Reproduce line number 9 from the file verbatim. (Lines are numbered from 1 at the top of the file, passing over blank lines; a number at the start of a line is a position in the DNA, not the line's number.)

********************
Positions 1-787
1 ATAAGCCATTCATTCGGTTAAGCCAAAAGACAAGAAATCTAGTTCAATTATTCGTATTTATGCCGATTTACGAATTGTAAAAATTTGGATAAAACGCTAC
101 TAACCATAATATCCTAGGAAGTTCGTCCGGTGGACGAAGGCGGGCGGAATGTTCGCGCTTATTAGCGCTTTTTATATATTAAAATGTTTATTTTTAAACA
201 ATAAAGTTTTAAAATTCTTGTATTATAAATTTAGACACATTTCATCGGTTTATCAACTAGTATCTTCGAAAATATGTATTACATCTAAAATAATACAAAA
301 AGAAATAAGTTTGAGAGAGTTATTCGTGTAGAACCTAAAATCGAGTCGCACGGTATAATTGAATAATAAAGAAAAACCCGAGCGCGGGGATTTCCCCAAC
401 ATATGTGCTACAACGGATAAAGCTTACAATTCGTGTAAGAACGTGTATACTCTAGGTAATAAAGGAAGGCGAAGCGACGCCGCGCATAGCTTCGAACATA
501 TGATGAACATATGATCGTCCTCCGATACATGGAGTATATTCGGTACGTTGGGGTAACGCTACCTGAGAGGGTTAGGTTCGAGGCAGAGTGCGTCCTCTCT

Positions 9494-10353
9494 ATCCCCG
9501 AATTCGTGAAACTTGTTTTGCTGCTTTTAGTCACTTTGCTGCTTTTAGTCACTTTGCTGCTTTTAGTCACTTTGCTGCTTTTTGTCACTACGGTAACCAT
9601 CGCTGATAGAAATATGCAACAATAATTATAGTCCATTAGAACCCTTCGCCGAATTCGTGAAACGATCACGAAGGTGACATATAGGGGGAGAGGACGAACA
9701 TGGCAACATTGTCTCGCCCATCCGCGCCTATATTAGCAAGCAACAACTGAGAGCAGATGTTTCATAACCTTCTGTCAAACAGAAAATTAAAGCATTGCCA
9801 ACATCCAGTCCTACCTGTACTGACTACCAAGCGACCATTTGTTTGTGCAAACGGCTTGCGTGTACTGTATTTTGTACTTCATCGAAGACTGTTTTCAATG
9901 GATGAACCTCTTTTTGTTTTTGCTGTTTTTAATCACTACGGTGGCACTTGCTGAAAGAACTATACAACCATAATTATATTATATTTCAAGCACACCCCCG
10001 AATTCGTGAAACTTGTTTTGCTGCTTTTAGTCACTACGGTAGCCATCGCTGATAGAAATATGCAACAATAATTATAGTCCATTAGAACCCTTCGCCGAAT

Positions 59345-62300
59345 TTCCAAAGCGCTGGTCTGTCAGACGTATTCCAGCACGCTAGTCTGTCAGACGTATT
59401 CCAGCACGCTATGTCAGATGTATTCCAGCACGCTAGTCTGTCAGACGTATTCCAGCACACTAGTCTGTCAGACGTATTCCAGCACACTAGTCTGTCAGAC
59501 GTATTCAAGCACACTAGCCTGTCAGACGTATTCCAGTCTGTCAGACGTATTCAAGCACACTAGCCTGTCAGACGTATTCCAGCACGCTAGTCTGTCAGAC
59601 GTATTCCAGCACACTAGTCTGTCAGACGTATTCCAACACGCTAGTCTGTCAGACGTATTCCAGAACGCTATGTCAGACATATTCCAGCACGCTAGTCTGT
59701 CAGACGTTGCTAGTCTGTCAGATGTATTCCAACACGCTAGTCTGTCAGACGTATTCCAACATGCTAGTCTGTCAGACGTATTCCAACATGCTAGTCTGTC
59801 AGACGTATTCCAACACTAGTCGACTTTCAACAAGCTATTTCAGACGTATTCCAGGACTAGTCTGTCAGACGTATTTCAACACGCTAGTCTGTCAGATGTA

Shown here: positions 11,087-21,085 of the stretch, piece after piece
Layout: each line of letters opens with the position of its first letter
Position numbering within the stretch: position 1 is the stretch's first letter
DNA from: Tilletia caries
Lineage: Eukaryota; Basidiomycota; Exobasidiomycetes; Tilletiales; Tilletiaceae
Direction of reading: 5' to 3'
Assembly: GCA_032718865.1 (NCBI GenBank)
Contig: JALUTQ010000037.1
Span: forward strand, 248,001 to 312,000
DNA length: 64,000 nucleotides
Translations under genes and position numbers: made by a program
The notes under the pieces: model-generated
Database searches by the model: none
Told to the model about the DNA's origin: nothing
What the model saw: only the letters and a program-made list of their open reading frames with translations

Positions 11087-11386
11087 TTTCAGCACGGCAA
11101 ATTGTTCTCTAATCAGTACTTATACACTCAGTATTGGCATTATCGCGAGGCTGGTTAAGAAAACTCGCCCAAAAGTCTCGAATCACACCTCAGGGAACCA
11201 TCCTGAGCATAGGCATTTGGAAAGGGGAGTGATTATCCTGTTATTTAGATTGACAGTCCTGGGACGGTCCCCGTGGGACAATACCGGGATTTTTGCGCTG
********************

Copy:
9494 ATCCCCG